Goosebumps 2 appears in an aspect ratio of approximately 2.39:1 on this 4K UHD Disc. The movie came with a positive presentation.
Sharpness became a strength. Virtually no softness impacted a few wider shots, so the image usually offered tight, concise visuals. I saw no issues with jagged edges or shimmering, and the movie lacked both edge haloes and print flaws.
Due to its Halloween setting, the film tended toward a somewhat subdued palette, with a moderate emphasis on the usual orange and teal. The colors looked well-rendered given the design choices, and a few more dynamic hues added life. The 4K UHD’s HDR capabilities gave the tones added vivacity as well.
Blacks were fine, while shadows seemed smooth and concise. Again, the HDR meant that we got bright whites and strong contrast. Across the board, this turned into a satisfying image.
While not exceptional, the Dolby Atmos soundtrack of Goosebumps 2 suited the material. Downconverted to Dolby TrueHD 7.1, the soundscape offered enough action-oriented sequences to add pep to the package.
These used the five channels well and meshed together in a positive manner. I couldn’t cite any especially memorable segments, but the track had enough good activity and integration to succeed.
Audio quality seemed fine. Speech consistently remained natural and distinctive, without edginess or other problems.
Music displayed nice range and clarity, while effects showed solid definition and accuracy. This was a solid “B+” mix.
How did the 4K UHD compare to the Blu-ray version? The 4K’s Atmos mix managed a bit more involvement and range than the BD’s DTS-HD MA 5.1 track.
Visuals also showed an upgrade, as the 4K appeared better defined and more vivid, with brighter hues and whites. The 4K turned into a moderate step up over the Blu-ray.
No extras appear on the 4K itself, but the included Blu-ray copy throws out some components, and these start with a Gag Reel. It goes for two minutes, 37 seconds and provides a fairly standard allotment of goofs and giggles, though a few improv lines add mirth.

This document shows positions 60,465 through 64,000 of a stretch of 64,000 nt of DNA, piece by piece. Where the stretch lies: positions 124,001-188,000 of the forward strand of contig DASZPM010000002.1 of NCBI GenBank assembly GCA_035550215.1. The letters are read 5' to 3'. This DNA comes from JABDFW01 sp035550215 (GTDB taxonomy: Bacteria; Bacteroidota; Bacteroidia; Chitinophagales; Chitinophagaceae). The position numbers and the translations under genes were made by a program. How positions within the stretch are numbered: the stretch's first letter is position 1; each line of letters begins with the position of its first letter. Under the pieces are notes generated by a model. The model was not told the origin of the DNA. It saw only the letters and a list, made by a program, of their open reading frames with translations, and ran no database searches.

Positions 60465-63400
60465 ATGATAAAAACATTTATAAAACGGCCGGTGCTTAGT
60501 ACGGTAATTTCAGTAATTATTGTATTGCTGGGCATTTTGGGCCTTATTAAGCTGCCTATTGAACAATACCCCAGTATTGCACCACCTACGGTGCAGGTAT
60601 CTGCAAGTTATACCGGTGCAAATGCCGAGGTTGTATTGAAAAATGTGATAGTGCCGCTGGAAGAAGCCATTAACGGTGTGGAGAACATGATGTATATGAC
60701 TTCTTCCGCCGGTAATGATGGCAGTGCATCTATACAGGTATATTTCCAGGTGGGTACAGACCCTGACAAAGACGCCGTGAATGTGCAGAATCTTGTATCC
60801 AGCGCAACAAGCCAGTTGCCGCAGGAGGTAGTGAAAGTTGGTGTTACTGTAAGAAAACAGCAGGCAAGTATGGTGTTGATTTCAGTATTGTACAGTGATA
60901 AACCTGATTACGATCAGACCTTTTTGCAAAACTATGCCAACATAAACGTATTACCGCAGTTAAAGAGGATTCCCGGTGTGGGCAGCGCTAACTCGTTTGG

Three Deleted Scenes follow, as we get “Tommy the Ice Skater” (0:57), “Mr. Chu’s Porch” (0:50) and “Pumpkin Man” (0:39). As one can infer from the brief running times, the clips offer minor expansions, but they’re all reasonably amusing.
A few featurettes follow, and Thrills & Chills lasts nine minutes, 56 seconds and offers notes from director Ari Sandel, author RL Stine, producer Deborah Forte, screenwriter Rob Lieber, executive producer Timothy M. Bourne, production designer Rusty Smith, and actors Chris Parnell, Ken Jeong, Wendi McLendon-Covey, Madison Iseman, Jeremy Ray Taylor, and Caleel Harris.
“Thrills” examines the source and adaptation, story and characters, cast and performances, Sandel’s impact on the production, sets and locations. Though superficial, “Thrills” brings a mix of decent notes.
With Meet the Monsters, we get an eight-minute, 32-second show with Iseman, Taylor, Sandel, Harris, McLendon-Covey, Parnell, Bourne, VFX supervisor Derek Spears, costume designer Salvador Perez, makeup department head Travis Pates, and creature effects makeup department head Matt Sprunger.
As implied, the program discusses the supernatural creatures we find in the film and how they came to the screen. Though it leans toward praise, it gives us some useful details.
Next comes Science with Slappy, a compilation of five sequences. These fill a total of 11 minutes, nine seconds and include demonstrations with Iseman, Harris and Taylor as well as “Slappy”.
They show a few scientific experiments connected to the film. The clips become fairly fun, especially for kids.
Three Slappy-Oke Sing Alongs follow: “Take Me Out of the Manuscript”, “Where Is Slappy?” and “Slappy Spells”. In these, Slappy sings tunes and we can follow along with onscreen lyrics. Nothing exciting appears, but I appreciate the novelty of the Slappy-centric songs.
We get more from the puppet via Slappy’s Audition. It runs two minutes and gives us a phony screen test. Decent amusement results.
Junk Brothers - Call Now! goes for one minute, 13 seconds and provides an “ad” for the kids’ cleanup business. Like “Audition”, it creates an enjoyable piece.
The Blu-ray opens with ads for Spider-Man: Into the Spider-Verse, Hotel Transylvania 3, Alpha, Goosebumps and Peter Rabbit. No trailer for Goosebumps 2 appears here.
Because the first film offered a fun adventure, I hoped Goosebumps 2 would become another winner. However, the movie tends to drag and it never creates a tale with much imagination or spark. The 4K UHD comes with excellent picture and audio as well as a decent compilation of bonus materials. Goosebumps 2 delivers an ordinary comedy-horror tale, albeit one that looks and sounds good on this 4K UHD.
To rate this film, visit the prior review of GOOSEBUMPS 2